The financial world has been rocked to its foundations in a few short days, with a handful of men making momentous decisions. The Wall Street Journal outlines the key players.
- Henry Paulson. No Treasury chief has wielded such power. He decides whether big firms live or die via federal bailouts. Will his too-big-to-fail philosophy stand the test of time?
- John Thain. The Merrill Lynch CEO saw the writing on the wall for his own firm while working on the Lehman crisis. In less than 24 hours, he hammered out a deal to sell Merrill to Bank of America.
- Kenneth D. Lewis. The Bank of America chief's bold buy of Merrill lifted BoA as its rivals crumbled around it.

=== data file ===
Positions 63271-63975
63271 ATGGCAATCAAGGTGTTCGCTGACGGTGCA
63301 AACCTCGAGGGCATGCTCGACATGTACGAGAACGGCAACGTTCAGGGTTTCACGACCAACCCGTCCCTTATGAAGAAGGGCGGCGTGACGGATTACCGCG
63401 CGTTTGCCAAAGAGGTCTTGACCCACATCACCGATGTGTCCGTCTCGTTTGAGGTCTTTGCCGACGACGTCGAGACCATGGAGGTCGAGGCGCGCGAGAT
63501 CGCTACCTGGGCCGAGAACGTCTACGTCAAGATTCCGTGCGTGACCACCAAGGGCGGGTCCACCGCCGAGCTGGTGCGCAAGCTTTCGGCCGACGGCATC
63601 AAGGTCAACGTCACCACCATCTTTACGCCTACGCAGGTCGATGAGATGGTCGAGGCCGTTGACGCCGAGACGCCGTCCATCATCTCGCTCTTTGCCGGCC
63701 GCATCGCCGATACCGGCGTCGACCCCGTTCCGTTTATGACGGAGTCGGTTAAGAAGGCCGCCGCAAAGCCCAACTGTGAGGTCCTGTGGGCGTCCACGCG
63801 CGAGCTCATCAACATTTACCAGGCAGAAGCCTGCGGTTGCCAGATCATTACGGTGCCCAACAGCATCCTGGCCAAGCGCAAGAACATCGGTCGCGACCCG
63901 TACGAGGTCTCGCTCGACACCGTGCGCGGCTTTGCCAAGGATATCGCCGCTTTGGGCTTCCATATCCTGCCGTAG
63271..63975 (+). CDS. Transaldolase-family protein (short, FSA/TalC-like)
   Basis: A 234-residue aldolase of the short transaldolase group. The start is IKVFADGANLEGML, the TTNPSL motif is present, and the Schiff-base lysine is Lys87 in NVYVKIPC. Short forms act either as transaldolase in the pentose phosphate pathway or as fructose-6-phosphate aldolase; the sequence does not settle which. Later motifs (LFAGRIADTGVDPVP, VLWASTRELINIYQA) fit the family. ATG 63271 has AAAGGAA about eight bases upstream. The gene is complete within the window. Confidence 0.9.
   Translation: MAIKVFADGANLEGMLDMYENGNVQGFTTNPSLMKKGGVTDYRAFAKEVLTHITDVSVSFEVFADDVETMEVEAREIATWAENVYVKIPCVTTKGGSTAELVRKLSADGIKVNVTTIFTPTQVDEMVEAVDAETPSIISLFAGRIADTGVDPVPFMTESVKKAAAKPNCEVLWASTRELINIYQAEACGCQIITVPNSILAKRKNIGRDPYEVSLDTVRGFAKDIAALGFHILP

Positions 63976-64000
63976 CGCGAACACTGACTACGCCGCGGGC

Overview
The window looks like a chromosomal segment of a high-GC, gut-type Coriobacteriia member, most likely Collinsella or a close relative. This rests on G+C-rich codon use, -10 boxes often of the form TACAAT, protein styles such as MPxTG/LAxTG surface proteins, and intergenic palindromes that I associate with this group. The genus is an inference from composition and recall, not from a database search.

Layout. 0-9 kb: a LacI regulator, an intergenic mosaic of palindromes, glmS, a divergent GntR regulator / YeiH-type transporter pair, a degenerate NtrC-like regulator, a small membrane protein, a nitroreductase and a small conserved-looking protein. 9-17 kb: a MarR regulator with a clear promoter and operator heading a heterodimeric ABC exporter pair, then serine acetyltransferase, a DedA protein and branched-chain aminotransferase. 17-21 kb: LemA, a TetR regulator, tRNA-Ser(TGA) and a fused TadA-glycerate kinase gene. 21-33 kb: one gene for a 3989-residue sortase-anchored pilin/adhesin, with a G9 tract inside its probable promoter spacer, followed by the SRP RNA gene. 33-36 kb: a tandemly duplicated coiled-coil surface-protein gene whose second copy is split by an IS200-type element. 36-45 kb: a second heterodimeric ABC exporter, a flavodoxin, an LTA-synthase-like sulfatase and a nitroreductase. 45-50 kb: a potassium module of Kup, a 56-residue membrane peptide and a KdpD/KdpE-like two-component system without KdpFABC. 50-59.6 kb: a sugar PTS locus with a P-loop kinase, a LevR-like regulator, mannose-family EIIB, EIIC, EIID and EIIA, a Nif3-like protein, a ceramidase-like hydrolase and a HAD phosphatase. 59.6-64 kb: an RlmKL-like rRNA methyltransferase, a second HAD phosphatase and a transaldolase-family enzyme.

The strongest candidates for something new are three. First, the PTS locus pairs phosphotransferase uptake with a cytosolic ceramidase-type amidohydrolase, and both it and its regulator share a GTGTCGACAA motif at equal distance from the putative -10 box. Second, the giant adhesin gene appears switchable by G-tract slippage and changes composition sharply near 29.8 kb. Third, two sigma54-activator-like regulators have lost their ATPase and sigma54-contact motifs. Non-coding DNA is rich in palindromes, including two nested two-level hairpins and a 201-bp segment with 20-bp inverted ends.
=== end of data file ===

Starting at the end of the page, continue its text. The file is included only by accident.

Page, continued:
- Robert E. Diamond Jr. The Barclays boss backed out of a deal to buy Lehmans after the government and Wall Street refused support, but he bought the best bit of Lehman after the bankruptcy.
- Richard Fuld. The Lehman chief had the most to lose and he lost it. Filings show Fuld, once famed for his golden touch, sold 2 million Lehman shares for $525,000 Monday. They would have fetched $145 million in January.
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